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Building Community and Combating Hate: Lessons for the Middle School Classroom

NCJ Number
239718
Date Published
Annotation
This publication contains a set of 10 lessons for middle-school educators or youth service professionals to use in their existing curriculum.
Abstract
The lessons reinforce concepts discussed throughout the “Partners Against Hate” publication entitled, “Program Activity Guide: Helping Youth Resist Bias and Hate,” second edition. The lessons explore themes that encourage individual and collective reflection, research, and action. The first theme, interpersonal communication/conflict resolution, assists students in recognizing how diverse perspectives influence the ways in which people view and respond to conflict. The second theme, the escalation of hate and violence, helps build an understanding of the continuum of hate and violence, with an emphasis on the ways that individual and collective choices counter or interrupt this escalation. The third theme, the consequences of “scapegoating” and bias in history, examines events in history as a means of exploring the dangers of “scapegoating” in times of crisis. The fourth theme considers the rights, challenges, and responsibilities of living in a democracy. These lessons are intended for teachers and youth service professionals to use in assisting middle-school youth to recognize the similarities and differences among people; to acknowledge the uniqueness of each individual; to understand and appreciate diversity; to consider the harmful effects of prejudice, stereotyping, name-calling, misinformation, and rumors; and to understand each person’s role in creating fair and respectful communities. This publication also shows the connection of the proposed lessons to national standards for the content of language arts, history, life skills, behavioral sciences, and civics. Each lesson design contains the goal, materials, key words and phrases, process, and connection to national curriculum standards. Additional resources are listed.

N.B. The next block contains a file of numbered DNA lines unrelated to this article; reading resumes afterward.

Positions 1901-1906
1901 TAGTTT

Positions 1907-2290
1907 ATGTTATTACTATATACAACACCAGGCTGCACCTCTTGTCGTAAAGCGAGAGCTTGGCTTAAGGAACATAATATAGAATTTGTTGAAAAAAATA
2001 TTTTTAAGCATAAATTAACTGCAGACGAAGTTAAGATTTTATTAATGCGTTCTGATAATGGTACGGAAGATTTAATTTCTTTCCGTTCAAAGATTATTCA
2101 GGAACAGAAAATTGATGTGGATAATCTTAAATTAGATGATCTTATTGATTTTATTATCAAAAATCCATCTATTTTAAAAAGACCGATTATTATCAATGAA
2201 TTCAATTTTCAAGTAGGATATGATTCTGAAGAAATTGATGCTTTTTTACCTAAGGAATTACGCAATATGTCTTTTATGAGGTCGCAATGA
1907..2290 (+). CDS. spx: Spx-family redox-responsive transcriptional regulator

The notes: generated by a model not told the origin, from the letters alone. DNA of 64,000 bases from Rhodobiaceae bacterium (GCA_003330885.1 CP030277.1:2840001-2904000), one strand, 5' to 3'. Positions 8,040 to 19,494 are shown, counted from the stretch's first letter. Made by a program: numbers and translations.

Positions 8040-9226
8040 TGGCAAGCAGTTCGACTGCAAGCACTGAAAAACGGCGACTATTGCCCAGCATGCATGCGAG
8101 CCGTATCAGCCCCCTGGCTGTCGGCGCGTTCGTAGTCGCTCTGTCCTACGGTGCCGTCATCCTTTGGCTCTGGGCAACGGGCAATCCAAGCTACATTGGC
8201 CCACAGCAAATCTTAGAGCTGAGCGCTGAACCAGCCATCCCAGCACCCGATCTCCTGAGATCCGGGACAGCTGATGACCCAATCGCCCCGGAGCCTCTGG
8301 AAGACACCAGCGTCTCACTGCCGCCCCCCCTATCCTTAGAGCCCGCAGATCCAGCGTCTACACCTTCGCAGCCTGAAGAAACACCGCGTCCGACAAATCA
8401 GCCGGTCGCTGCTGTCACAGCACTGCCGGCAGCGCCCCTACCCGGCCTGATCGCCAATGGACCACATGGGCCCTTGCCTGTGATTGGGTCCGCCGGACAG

Date Created: August 5, 2014